Sunday, February 11, 2018

174. The “crumbling portacabins” ) of Annual zero.

Mapped SHARKPACK Annual #0 from Fathom Books. Ethan Hon (p 2) & Julian Mithra (p 5) = blood; Owen Vince (p 10) & Mark Stevick (p 12) = horses; Jade Graddy (p 14) & Daniel Bosch (p. 16) = “the wind called me” / “I am called” & rivers; John Stupp (p 21) & Julian Mithra (p 23) = boats; Scherezade Siobhan = Fathom / “of this fathoming”; Ethan Hon (p 29) & Mark Stevick (p 33) = trees & Christianity & houses, respectively; Gemma Cooper-Novack (p 38) & Nels Hanson (p 40) = birds; Andrew Wells (p 42), Joel Netsky (p 43), & Laura Goode (p 45) = the women Leonard Cohen includes on his album covers; Robert D. Kirvel (p 54) & Melissa Wiley (p 56) = luggage & fabric; Michelle Chen (p 67) & John Stupp (p 69) = sea; Edwin Evans-Thirwell (p 83) & Eric Westerlind (p 85) = space; & Sean Mahoney (p 89) & Joseph Spece (p 36) = Lou Reed & Patti Smith.

Stephanie Adam-Santos’ “The Poet’s House” imagines a poet’s house is bare.

Andrew Saavendra’s rope “From the Temple Priapus” hockles.

Included (p 70 – 82) is my OUTLAND 1 – 6. It looks great in print & compliments its online incarnation.

SHARKPACK Annual #0 can be found & purchased here for $18.

Friday, December 8, 2017

Friday, November 17, 2017

171. Nightscript no. } III.

Jessica Phelps’ second effort in my fiction workshop was a draft of “The Witch House”—I knew, with little work, her story was publishable. Phelps’ voice is full of wit—“My aunt is a witch. Well, she was. Now she’s just dead.” What’s wholly unexpected is just how upsetting the story becomes.

Read it in Nightscript, the journal that proved me right. “The Witch House” is the second short story Phelps ever wrote and the first she’s published. I hope best ofs take note, and editors, too—she’s working on stories three, four, and etc.—call for them now! I only hope to ride the coattails of my protégé. And, indeed—

a story of mine, “The Beasts Are Sleep,” appears in the same issue. My story introduces a character, Laura, who features in the novel I’m currently—slowly—writing. The story’s a slasher—teenagers, woods, ridiculous amounts of murder. I’m not sure how it fits in with the issue, but I’m glad editor C. M. Muller found a place for it.

Nightscript no. 3—or III, as it’s styled—includes a bunch of authors who’ve written stories I like. Clint Smith, John Howard, and David Surface; there’s quite a few authors I didn’t know. I’m impressed with Rebecca J. Allred’s tale “When Dark-Eyed Ophelia Sings.” It’s fantasy (a romance), and I don’t particularly like fantasy, but it’s really good. Vivid. Unresolved. I dig it.

Okay. So. Nightscript is a great looking annual journal with a Munch fetish “featuring tales by some of the finest contemporary scribes.” What’s not to like?

Thursday, October 26, 2017

169. Ever dream of a life } of romantic adventure?

With a tiny brush, I am filling in every dimple on the office wall with black paint. And I’m listening to Escape, a CBS radio drama broadcast between 1947 – ‘54. Among the episodes are weird gems.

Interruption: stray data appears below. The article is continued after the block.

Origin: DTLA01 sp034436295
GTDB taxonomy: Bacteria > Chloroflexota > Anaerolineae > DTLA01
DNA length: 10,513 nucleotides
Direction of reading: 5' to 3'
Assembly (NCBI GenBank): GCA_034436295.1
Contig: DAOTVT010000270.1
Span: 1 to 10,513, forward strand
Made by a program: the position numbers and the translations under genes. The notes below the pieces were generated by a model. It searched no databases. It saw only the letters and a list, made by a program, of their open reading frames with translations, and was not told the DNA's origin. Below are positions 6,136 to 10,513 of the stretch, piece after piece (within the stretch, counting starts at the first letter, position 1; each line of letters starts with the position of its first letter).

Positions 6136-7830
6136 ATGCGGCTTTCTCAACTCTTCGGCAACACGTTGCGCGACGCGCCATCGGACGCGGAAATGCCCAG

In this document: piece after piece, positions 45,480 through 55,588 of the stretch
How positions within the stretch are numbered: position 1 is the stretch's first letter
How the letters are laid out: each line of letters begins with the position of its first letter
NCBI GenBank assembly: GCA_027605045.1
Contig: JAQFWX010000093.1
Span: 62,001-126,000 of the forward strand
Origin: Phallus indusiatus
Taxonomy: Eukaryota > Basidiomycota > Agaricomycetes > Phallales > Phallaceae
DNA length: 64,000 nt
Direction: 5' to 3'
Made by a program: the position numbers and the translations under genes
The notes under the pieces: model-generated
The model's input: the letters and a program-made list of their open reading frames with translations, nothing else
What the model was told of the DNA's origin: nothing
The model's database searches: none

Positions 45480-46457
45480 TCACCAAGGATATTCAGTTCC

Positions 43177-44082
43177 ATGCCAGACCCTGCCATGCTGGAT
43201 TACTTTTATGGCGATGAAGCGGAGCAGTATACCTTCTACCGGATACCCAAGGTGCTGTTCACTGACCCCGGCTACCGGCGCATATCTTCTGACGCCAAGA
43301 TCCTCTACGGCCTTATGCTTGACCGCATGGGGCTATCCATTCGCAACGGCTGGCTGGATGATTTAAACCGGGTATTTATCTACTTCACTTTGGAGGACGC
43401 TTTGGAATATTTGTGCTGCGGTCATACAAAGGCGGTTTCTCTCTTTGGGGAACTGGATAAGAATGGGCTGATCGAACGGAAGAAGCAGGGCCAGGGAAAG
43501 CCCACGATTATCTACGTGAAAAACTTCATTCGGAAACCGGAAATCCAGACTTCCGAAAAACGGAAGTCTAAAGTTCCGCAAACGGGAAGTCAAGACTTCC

This Halloween, when you come home from work, take off your hat, step out of your loafers, mix yourself a dark and stormy and listen to the following until you either a) are eaten by piranha, b) asphyxiated by a boa constrictor, or c) swarmed over by thousands of rats:

“Pollock and the Porroh Man”; based on the story by H.G. Wells, about a cursed racist.

“Casting the Runes”; based on the story by M. R. James. About the importance of properly filing your paperwork.

“How Love Came to Professor Guilda”; based on the story by Robert Hitchens. If you can’t be with the one you love, love the one you’re with. A Catholic priest and an atheist become fast friends—a story set-up I love. The horror in the tale reminds me slightly of “The Thing On the Fourble Board”—maybe the greatest episode of Quiet, Please, a series broadcast on the Mutual Broadcasting System from ’47 – ’49. But it’s quite different. Vanishing Point, a Canadian radio series, also did an excellent production of “How Love Came…” in 1984.

“The Grove of Ashtaroth”; based on a story by John Buchan. An ancient goddess meets proper Scottish Christians in an Edenic, South American grove.

“Three Skeleton Key”; based on a story by George G. Toudouze. Lighthouse keeping is not easy. First adapted for Escape, then for the radio series Suspense.

“Evening Primrose”; based on a story by John Collier. There’s a terrific New York Review of Books edition of Collier’s stories I’d recommend—Fancies and Goodnights (although the glue that bound my copy failed, the stories hold up).

“Blood Bath”; written by David Poe for the series. It is what it is, man—everybody gets eaten alive.

“The Dark Wall”; written by Katherine Hite. The titular wall as a structure in the mind—a house in the middle of nowhere.

“The Birds”; based on a story by Daphne Du Murier. Maybe you know this one. But maybe not. Du Murier’s story is very different from Hitchcock’s (wonderful) film; Escape’s production hews close to the original.

Once I finish painting the office wall black, I intend to step through it. Anywhere but here, friend.

Monday, October 16, 2017

168. Bunny & } Bear.

Bunny: Why are you not talking to me?
Bear: Baby sisters.
Bunny: Look, they’re [inaudible].
Bear: She’s yelling for her baby sisters!
Bunny: Sisters! Come back here!
Bear: I’m holding them for a very long time.
Bunny: That’s my cat!
Bear: Maybe you should [inaudible].
Bunny: I want to have a toy. I want to hug you.
Bear: No. That’s Bear’s.
Bunny: I see my bunny rabbits! Come here! on the slide!

[ composed circa Feb. 2010 w/ the eldest. ]